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NEWS
March 9, 1988
Fundamentalist Muslim students in Egypt attacked a group of Boy and Girl Scouts with knives, stones and bicycle chains, then opened fire on security forces as they came to the youths' aid, authorities said. About 50 students were arrested after the incident, officials said. The trouble began during a meeting and parade of the Rovers, a group roughly equivalent to the Explorers in the American Boy Scout program, at a stadium in Assyut, Egypt.
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NEWS
March 21, 2001 | MICHAEL SLACKMAN, TIMES STAFF WRITER
Tensions between Egypt's Coptic Christians and its Islamic community have simmered for centuries, at times flaring into persecution and violence. Yet the two sides were in near agreement Tuesday in their anger about a visit by members of a U.S. commission investigating religious freedom worldwide. The arrival here of three members of the U.S. Commission on International Religious Freedom set off anti-American sentiment and charges that the West is meddling in internal Egyptian affairs.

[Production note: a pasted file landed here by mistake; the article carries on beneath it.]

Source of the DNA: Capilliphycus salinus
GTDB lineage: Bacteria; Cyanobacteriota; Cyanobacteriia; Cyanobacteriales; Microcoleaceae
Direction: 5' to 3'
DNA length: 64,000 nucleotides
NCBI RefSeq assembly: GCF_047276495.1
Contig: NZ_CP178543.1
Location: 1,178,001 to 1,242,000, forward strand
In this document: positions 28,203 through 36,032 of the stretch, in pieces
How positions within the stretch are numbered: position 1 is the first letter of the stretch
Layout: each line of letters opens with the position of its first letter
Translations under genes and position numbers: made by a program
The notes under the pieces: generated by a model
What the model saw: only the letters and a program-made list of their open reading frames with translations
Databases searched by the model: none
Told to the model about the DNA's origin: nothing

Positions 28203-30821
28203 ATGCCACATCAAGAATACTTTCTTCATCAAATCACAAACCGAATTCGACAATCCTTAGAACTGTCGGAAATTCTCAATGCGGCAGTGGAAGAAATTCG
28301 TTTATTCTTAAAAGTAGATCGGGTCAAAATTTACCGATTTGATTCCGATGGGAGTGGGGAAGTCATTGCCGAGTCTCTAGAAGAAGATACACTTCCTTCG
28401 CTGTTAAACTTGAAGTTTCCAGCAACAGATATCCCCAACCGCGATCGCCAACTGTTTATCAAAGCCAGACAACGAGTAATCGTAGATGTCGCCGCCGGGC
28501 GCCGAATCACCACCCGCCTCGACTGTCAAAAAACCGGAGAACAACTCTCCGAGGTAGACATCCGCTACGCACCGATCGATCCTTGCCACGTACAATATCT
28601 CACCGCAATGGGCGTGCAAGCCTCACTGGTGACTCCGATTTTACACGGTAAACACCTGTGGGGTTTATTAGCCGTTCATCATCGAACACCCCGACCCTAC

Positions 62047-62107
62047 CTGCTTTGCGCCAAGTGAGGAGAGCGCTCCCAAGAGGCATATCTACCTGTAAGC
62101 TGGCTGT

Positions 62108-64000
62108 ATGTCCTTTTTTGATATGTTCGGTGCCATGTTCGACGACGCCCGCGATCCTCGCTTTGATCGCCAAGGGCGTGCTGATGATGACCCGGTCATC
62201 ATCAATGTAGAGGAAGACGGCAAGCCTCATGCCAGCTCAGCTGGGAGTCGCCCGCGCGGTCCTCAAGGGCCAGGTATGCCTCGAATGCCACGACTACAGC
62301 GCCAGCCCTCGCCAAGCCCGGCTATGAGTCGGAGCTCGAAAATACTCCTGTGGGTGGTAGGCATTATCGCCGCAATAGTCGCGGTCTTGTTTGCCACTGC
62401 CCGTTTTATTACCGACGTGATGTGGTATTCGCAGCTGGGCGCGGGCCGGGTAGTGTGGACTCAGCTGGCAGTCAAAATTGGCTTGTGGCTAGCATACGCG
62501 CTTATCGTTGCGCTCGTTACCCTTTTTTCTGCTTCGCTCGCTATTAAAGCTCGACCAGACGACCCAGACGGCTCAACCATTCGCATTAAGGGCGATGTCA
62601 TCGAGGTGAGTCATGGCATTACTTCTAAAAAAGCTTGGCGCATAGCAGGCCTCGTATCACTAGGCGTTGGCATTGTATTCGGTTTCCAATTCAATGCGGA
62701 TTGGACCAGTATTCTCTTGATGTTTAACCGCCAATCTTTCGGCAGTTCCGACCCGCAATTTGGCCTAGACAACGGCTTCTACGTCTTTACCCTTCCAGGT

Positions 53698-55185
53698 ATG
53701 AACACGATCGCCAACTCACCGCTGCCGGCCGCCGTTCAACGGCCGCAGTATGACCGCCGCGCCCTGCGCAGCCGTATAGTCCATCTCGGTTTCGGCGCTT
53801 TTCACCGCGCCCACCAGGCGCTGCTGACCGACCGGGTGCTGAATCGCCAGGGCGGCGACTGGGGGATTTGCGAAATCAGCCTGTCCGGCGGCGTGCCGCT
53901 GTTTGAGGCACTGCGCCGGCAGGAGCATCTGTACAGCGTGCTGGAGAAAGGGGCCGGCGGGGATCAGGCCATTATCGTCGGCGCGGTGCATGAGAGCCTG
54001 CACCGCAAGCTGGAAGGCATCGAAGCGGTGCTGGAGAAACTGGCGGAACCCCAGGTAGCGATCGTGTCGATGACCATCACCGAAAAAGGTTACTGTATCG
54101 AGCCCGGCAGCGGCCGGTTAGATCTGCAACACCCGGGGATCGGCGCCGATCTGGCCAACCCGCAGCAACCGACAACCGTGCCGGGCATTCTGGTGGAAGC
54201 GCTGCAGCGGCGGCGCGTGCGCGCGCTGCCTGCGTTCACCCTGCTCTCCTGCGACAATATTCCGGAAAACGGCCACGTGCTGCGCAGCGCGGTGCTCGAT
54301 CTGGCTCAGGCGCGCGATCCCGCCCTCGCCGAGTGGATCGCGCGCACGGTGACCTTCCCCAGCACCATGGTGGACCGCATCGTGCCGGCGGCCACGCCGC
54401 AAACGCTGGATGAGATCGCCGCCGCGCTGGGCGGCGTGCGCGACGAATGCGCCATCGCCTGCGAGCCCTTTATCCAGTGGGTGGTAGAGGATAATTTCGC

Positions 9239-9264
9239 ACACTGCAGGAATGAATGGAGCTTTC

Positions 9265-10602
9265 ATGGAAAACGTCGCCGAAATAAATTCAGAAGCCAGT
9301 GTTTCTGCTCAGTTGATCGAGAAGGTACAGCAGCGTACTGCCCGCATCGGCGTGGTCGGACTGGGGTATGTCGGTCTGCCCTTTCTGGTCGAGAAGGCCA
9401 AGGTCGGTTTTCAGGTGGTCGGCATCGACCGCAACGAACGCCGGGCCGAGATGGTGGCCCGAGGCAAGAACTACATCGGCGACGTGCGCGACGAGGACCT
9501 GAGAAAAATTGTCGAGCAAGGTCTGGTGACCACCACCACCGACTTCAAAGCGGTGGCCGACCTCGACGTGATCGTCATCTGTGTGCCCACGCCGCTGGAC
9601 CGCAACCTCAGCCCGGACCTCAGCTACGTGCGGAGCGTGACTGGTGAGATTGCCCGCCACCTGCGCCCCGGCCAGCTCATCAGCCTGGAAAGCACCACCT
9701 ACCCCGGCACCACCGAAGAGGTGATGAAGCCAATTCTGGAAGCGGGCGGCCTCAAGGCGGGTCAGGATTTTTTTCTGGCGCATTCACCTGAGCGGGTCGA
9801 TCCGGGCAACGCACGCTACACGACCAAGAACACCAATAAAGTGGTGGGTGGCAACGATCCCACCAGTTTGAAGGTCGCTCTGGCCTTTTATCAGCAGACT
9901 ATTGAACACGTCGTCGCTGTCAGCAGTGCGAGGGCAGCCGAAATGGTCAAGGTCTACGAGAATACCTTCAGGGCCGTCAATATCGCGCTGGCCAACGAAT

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NEWS
August 28, 1987 | United Press International
A band of Muslim fundamentalists rampaged through the central Egyptian city of Minya on Thursday, attacking a beer truck and a video shop they suspected of dealing in pornographic films, authorities said. Authorities said 22 fundamentalists were arrested in Minya, about 125 miles south of Cairo.
NEWS
December 24, 2000 | SORAYA SARHADDI NELSON, TIMES STAFF WRITER